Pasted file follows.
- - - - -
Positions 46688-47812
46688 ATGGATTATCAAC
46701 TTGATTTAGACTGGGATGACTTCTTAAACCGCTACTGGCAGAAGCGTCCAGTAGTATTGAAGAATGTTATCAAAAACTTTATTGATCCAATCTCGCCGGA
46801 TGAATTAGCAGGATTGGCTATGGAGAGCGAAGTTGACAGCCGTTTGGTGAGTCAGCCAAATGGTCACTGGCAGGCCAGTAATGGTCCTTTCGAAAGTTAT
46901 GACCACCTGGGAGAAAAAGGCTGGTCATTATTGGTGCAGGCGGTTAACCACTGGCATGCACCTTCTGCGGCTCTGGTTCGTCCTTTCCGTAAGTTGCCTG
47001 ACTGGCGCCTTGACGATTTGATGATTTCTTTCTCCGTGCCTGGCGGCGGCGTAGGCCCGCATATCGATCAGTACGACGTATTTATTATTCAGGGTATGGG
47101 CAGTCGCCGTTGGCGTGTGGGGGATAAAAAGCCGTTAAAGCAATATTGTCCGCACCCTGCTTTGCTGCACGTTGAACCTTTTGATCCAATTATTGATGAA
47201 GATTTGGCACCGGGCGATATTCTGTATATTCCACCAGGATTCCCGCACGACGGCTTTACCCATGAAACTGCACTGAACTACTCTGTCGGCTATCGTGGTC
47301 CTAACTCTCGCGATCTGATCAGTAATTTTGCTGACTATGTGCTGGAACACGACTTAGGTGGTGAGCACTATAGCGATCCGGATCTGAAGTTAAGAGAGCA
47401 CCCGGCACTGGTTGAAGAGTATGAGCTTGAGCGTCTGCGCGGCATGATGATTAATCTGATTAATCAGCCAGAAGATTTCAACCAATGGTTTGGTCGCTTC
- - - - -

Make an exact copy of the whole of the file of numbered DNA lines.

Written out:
Positions 46688-47812
46688 ATGGATTATCAAC
46701 TTGATTTAGACTGGGATGACTTCTTAAACCGCTACTGGCAGAAGCGTCCAGTAGTATTGAAGAATGTTATCAAAAACTTTATTGATCCAATCTCGCCGGA
46801 TGAATTAGCAGGATTGGCTATGGAGAGCGAAGTTGACAGCCGTTTGGTGAGTCAGCCAAATGGTCACTGGCAGGCCAGTAATGGTCCTTTCGAAAGTTAT
46901 GACCACCTGGGAGAAAAAGGCTGGTCATTATTGGTGCAGGCGGTTAACCACTGGCATGCACCTTCTGCGGCTCTGGTTCGTCCTTTCCGTAAGTTGCCTG
47001 ACTGGCGCCTTGACGATTTGATGATTTCTTTCTCCGTGCCTGGCGGCGGCGTAGGCCCGCATATCGATCAGTACGACGTATTTATTATTCAGGGTATGGG
47101 CAGTCGCCGTTGGCGTGTGGGGGATAAAAAGCCGTTAAAGCAATATTGTCCGCACCCTGCTTTGCTGCACGTTGAACCTTTTGATCCAATTATTGATGAA
47201 GATTTGGCACCGGGCGATATTCTGTATATTCCACCAGGATTCCCGCACGACGGCTTTACCCATGAAACTGCACTGAACTACTCTGTCGGCTATCGTGGTC
47301 CTAACTCTCGCGATCTGATCAGTAATTTTGCTGACTATGTGCTGGAACACGACTTAGGTGGTGAGCACTATAGCGATCCGGATCTGAAGTTAAGAGAGCA
47401 CCCGGCACTGGTTGAAGAGTATGAGCTTGAGCGTCTGCGCGGCATGATGATTAATCTGATTAATCAGCCAGAAGATTTCAACCAATGGTTTGGTCGCTTC